I've also heard students say they place their music on the piano as they practice. This is not ideal as it forces the player to adjust his playing position to the location of the music. Ideally, the student should sit in the proper position and adjust the music and stand accordingly.  The piano is a musical instrument, not an incredibly heavy and expensive music stand. 

Get a nice, solid, stay-at-home music stand and erect it in front of your posture-promoting music chair in your quiet, designated practice area.  Manhasset is the industry standard found in nearly every band room in the country.  A nice stand will help your student make the most out of the music education being provided.  Guaranteed!


Musicians often have supplies that are necessary for quality music making. Valve oil, reeds, rosin, tuner, metronome, etc. Most music stores sell little trays that attach, via a clamp, to the music stand. This will allow your musician to keep all of his musical belongings in one tidy area. Think of the music stand as the musician's office desk. When I play in the orchestra pit of a musical, nearly every musician in the ensemble has a little tray attached to the stand. You don't need to be a pro to pick one up and let it change your life for the better!


While the iPhone has plenty of metronomes available I am not in support of metronome and tuning apps. The last thing I want students doing while they practice is to have yet ANOTHER reason to interface with their phones. Please get a metronome and tuner from a local music store and place it on the stand.

I recently saw a show on PBS highlighting the talent in the San Francisco Symphony Orchestra.  At one point they showed a few seconds of a flute player practicing at home. I had to laugh when I heard the metronome ticking away in the background.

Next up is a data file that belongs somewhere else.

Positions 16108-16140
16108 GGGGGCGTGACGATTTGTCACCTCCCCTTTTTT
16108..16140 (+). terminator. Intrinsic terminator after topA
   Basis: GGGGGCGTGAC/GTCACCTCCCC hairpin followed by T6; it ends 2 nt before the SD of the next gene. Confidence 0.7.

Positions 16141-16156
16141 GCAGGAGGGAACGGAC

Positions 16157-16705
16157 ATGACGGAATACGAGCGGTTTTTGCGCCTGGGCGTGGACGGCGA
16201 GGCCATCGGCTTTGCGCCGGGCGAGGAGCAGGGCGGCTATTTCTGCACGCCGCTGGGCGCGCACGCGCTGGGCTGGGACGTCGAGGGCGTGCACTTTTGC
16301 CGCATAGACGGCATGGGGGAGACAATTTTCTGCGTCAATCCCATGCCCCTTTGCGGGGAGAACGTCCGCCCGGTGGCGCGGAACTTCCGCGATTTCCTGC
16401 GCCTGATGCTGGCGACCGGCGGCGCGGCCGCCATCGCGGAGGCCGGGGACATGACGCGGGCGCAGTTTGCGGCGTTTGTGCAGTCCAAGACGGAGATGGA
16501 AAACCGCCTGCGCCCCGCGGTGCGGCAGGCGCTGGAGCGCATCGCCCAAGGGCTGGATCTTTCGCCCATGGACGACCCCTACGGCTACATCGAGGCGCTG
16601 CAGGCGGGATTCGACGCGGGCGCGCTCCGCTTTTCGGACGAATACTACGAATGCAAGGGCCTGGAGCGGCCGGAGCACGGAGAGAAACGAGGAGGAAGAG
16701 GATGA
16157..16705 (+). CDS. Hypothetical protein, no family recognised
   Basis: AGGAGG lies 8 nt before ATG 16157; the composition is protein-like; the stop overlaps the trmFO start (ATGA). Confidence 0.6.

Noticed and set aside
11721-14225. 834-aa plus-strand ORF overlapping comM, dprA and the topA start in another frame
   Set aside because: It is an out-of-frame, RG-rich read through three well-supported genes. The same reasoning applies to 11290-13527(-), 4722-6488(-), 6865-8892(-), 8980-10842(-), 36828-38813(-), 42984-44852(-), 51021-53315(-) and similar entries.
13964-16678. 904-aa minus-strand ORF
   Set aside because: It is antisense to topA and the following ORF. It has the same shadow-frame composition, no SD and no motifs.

It cannot be stressed enough how important the metronome is to the music making process. Approximately 80% of each private lesson is played with a metronome. I then write tempo markings on every musical selection and exercise for home practice. By executing musical muscles at the exact same speed repeatedly, the mind is asking the body to process complex information at precisely the same interval per attempt.  Eventually, this will make things much easier as the musician is dialing in how to perform the exact same task successfully, rather than having to expel needless energy and concentration adjusting for variables.

Needless to say, a metronome also helps musicians develop an innate sense of time and rhythm which is crucial for quality music making. It is said that the majority of disqualifications during auditions for symphonies are due to imperfections in rhythm. I could go on and on and on about the importance of a metronome.  

The tiniest change in embouchure or posture can greatly affect the pitch of a given note. It is paramount that students learn to play in tune at an early stage in their music making. I have found that developing players are able to see the light reacting to their pitch much more clearly than they can hear the minute differences in intonation. With time, however, students learn to hear what they are seeing. The tuner is an essential tool and all students must check their pitch throughout home practice sessions.  


Example of student work by an 8th grade sax player.

Make sure your student has a pencil handy so he can capture his imagination during home practice! Musical notation is complex and quite often musicians need to jot down notes and reminders on the music. Sharps, flats, fingerings, tempos and rhythms are all things that we must make notes about from time to time. When I practice I often think of things that would never cross my mind otherwise and like to have a pencil handy to jot them down. 

Students are required to write out musical selections each week as part of their at home development.  As students become comfortable with musical nomenclature they inevitably will want to preserve their own musical ideas when inspiration strikes.  Help your young musician succeed by making sure a pencil is handy.  So simple, yet so essential! 


That's it for now.  Thanks for reading.  Feel free to comment, share, like, reprint or repost as you wish!


-Brian Switzer